Capitalism is a religion.
The highpriests of the religion are called “the owners.”
The thologians of the religion are called “economists.”
The promise of religious salvation is called the opportunity to achieve wealth.
The superstitious articles of faith of the religion are that the owners deserve what they own because they have earned their wealth.
The truth is that no capitalist has ever earned their wealth, because all wealth derives from labor and the land, and the capitalist has always used armed soldiers to steal the land and its fruits from the community residing on the land and has always stolen the fruit of the worker’s labor unto themselves and called it “profit.”
That's how it has looked to me, for at least 50 years. And, of course, I'm not the only one who has noticed that "Capitalism is the West’s Dominant Religion".
"Labor is prior to, and independent of, capital. Capital is only the fruit of labor, and could never have existed if labor had not first existed. Labor is the superior of capital, and deserves much the higher consideration."
"And, inasmuch [as] most good things are produced by labour, it follows that such things of right belong to those whose labour has produced them. But it has so happened in all ages of the world, that some have laboured, and others have, without labour, enjoyed a large proportion of the fruits. This is wrong, and should not continue. To each labourer the whole product of his labour, or as nearly as possible, is a most worthy object of any good government."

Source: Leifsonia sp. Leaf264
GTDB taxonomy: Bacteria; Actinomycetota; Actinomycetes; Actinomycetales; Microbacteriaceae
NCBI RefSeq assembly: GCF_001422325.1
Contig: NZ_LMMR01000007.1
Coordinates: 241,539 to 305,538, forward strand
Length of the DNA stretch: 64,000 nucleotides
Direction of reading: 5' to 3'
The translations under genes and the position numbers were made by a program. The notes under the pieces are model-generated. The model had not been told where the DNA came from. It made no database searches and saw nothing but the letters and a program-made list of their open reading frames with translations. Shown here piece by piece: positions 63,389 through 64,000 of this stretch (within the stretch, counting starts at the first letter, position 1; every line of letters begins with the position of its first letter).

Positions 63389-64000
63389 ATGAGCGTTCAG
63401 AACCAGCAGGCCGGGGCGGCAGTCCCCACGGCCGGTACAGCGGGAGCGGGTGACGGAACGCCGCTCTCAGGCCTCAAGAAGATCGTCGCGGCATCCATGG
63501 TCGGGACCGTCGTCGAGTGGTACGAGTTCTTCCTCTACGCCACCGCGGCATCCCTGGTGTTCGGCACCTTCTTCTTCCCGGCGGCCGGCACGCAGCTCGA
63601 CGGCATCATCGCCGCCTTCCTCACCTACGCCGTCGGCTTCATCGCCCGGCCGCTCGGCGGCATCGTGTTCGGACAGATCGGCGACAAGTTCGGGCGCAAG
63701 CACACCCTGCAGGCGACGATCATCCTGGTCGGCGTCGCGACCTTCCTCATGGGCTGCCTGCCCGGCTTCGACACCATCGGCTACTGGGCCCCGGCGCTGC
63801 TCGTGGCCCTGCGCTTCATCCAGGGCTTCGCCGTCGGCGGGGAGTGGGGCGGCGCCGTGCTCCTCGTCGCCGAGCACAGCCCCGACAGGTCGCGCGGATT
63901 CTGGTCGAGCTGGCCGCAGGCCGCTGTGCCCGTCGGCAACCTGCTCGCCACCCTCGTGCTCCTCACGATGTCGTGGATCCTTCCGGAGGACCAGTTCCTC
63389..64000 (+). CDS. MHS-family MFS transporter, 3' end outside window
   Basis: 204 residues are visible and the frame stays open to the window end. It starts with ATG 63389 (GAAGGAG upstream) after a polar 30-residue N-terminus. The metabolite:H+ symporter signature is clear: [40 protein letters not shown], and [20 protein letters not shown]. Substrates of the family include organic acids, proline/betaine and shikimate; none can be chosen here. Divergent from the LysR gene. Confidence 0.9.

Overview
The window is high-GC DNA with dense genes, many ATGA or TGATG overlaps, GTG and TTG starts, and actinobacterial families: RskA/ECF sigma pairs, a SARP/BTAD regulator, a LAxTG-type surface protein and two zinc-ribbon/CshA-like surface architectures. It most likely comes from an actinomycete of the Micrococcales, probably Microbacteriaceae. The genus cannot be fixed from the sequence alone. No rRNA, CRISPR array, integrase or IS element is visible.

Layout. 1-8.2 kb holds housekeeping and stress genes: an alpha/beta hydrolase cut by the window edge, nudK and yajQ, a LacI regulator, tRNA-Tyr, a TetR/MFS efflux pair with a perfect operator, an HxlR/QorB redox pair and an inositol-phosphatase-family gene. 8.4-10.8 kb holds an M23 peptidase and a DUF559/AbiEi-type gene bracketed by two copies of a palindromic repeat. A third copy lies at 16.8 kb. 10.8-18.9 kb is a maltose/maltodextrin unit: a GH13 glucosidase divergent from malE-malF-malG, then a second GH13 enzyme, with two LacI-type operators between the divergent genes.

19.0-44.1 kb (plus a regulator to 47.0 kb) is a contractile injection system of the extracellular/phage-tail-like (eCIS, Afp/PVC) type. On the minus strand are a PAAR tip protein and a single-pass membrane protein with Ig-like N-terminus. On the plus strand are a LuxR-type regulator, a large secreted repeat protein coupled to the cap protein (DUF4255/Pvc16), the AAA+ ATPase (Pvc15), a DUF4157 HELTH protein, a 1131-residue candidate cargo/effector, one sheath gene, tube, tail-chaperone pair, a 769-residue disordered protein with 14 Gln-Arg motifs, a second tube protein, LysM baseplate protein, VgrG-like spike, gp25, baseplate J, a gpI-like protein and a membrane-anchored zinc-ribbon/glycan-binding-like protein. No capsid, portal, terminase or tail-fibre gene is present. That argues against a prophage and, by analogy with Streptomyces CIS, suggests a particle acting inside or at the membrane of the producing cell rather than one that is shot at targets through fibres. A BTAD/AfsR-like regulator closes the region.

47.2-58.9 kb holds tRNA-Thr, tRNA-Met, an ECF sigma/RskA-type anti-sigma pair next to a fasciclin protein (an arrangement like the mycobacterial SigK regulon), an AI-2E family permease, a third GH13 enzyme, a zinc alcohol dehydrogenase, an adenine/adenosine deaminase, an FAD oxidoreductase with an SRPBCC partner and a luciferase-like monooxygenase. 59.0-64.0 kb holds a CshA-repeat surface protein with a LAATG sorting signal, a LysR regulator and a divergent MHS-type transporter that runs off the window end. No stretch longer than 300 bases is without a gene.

Of all the modern economic theories, the economic system of Marxism is founded on moral principles, while capitalism is concerned only with gain and profitability. Marxism is concerned with the distribution of wealth on an equal basis and the equitable utilization of the means of production. It is also concerned with the fate of the working classes--that is, the majority--as well as with the fate of those who are underprivileged and in need, and Marxism cares about the victims of minority-imposed exploitation. For those reasons the system appeals to me, and it seems fair. I just recently read an article in a paper where His Holiness the Pope also pointed out some positive aspects of Marxism.
As for the failure of the Marxist regimes, first of all I do not consider the former USSR, or China, or even Vietnam, to have been true Marxist regimes, for they were far more concerned with their narrow national interests than with the Workers' International.
The failure of the regime in the former Soviet Union was, for me, not the failure of Marxism but the failure of totalitarianism. For this reason I still think of myself as half-Marxist, half-Buddhist.I agree in the main with these observations.
Whether or not it is called "socialism", any economic system that does not kill, lie, and steal in order for it to function is consistent with Buddhist values. Of course this means articulating the contextual dimensions, contours, and limits of such terms as killing, lying, and stealing, but the discussion needed to provide that articulation is exactly the discussion that is taboo in the religion of capitalism.